Who Can Apply?
The Pre-Osteopathic Medicine Track is an early assurance program designed for undergraduate students who have the desire to become an osteopathic physician and have identified the West Virginia School of Osteopathic Medicine as their first choice for pursuing a medical education. In order to participate, students should:
- Apply for the program during their sophomore year
- Maintain a minimum Science Grade Point Average (GPA) of 3.2 or higher
- Have a minimum ACT score of 21 or higher, or a minimum SAT score of 980 or higher (or 1500, if including the writing test)
Accepted students must:
- Be US residents or permanent citizens
- Meet the criteria for application and matriculation
- Participate in the WVSOM admissions interview process
- By the spring of their sophomore year, applicants will have completed or be scheduled to complete 8 hours each of Biology, General Chemistry, and Organic Chemistry.
- Students are expected to demonstrate evidence of empathy, compassion, maturity and a commitment to life-long learning.
- Students will attend a 1 - 2 day summer program on the WVSOM campus, following the successful completion of the sophomore year.
What You Receive
A WVSOM faculty mentor will be matched to students to monitor and encourage their science progress, as well as to answer any questions. It is expected that routine contact will be made with the faculty mentor throughout the year via email, phone or personal visits.
Successful completion of the pre-osteopathic medical track earns the student an expedited application review to WVSOM, as well as an Early Admission Interview.
Junior Year Responsibilities
The American Association of Colleges of Osteopathic Medicine handles all applications to osteopathic medical school. During your junior year, you may submit an application to WVSOM through http://aacomas.aacom.org/.
- Schedule a summer admissions interview date with the WVSOM admissions office.
- Take the Medical College Admission Test (MCAT) and score 23 or above, with a minimum sub-score in any one area of no less than six (6).
At the time of matriculation
Students accepted into WVSOM should have completed the requirements for obtaining a bachelor’s degree and include courses in general chemistry* (8 hrs), organic chemistry (8 hrs), physics* (8 hrs), math through calculus and statistics, biology* (8 hrs) and English* (6 hrs). *Courses required by WVSOM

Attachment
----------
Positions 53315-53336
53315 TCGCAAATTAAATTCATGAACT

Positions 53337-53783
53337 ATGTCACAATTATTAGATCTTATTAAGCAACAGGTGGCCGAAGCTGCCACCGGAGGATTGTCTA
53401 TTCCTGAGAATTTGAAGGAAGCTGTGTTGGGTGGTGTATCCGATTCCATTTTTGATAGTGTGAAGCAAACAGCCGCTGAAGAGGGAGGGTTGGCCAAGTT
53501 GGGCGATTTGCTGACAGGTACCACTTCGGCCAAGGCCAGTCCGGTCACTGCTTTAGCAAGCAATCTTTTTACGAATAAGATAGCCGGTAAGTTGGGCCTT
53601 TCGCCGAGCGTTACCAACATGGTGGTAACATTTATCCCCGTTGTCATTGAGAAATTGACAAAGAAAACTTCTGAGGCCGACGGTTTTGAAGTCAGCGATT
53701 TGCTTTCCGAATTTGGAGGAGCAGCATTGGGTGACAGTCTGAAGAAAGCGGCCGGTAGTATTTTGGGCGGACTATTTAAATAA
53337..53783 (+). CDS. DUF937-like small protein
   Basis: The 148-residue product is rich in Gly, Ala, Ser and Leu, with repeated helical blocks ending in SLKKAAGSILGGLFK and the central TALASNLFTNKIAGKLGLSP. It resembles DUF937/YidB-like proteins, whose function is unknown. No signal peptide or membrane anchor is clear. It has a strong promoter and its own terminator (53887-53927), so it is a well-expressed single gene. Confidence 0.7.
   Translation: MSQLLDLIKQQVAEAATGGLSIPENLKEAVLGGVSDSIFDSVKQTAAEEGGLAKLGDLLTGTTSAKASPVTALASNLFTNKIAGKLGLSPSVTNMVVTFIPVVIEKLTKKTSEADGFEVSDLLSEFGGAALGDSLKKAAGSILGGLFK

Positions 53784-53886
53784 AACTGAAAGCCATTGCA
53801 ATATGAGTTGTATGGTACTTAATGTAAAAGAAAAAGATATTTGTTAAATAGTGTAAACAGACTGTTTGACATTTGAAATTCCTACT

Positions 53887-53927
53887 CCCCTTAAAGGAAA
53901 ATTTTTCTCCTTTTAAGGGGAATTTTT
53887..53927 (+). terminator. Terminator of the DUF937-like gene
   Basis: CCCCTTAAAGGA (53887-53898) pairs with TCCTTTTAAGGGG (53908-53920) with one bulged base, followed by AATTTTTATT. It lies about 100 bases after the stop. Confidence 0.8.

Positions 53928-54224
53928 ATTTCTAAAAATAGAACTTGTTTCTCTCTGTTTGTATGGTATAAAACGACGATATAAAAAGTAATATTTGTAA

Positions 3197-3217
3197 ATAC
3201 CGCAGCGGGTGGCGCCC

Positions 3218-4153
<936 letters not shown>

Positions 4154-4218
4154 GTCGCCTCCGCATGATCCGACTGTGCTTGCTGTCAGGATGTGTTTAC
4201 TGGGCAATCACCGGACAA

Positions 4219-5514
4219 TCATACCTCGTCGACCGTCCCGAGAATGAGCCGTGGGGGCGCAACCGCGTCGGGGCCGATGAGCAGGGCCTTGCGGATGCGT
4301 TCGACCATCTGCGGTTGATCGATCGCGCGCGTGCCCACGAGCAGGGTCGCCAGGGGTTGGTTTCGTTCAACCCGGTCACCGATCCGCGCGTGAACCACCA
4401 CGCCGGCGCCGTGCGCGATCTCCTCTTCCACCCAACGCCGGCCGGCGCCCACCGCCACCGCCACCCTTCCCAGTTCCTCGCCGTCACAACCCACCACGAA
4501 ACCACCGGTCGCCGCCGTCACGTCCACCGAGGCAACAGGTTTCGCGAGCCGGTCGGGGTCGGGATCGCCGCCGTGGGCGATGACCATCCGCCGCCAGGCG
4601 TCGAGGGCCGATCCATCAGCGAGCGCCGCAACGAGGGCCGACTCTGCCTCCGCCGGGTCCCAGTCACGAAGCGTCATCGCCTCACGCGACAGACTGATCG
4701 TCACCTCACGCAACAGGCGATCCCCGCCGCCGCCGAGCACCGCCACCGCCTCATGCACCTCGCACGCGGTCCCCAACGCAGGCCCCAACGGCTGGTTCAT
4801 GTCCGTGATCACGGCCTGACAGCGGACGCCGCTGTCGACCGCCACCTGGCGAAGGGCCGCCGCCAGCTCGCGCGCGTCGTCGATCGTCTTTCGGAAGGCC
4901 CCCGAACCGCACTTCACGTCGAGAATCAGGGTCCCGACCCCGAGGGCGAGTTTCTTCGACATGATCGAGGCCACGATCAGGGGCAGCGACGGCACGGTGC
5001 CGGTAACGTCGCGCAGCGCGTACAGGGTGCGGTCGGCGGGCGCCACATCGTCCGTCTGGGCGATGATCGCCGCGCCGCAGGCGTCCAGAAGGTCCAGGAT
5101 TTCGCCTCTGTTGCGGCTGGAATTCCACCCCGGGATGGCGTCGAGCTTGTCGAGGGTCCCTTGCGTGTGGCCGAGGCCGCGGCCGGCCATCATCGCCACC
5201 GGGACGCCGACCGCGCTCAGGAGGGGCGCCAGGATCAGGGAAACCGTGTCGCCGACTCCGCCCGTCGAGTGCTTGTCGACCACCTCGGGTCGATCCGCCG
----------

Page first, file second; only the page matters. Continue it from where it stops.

Courses in microbiology, immunology, biochemistry and cell biology are highly recommended. Maintain a semester undergraduate GPA of 3.0 or higher, once accepted into the program.
Complete an application form and submit by May 1 to:
Office of the Associate Dean for Affiliated/Sponsored Programs
West Virginia School of Osteopathic Medicine
400 North Lee Street
Lewisburg, WV 24901
Include a letter of support from the Pre-Osteopathic Medicine Track advisor. Upon acceptance into the program, the student applicant will be notified with:
The name of a WVSOM faculty mentor who has been assigned to them.
Information on identifying a D.O. shadowing experience.
In addition to the Hippocratic Oath, osteopathic medical students take an oath to maintain and uphold four core principles of osteopathic medical philosophy:
The mission of the West Virginia School of Osteopathic Medicine (WVSOM) is to educate students from diverse backgrounds as lifelong learners in osteopathic medicine and complementary health related programs; to advance scientific knowledge through academic, clinical and basic science research; and to promote patient-centered, evidence based medicine. WVSOM is dedicated to serve, first and foremost, the state of West Virginia and the special health care needs of its residents, emphasizing primary care in rural areas.
- The body is a unit, and the person represents a combination of body, mind and spirit.
- The body is capable of self-regulation, self-healing and health maintenance.
- Structure and function are reciprocally interrelated.
- Rational treatment is based on an understanding of these principles:
body unity, self-regulation, and the interrelationship of structure and function.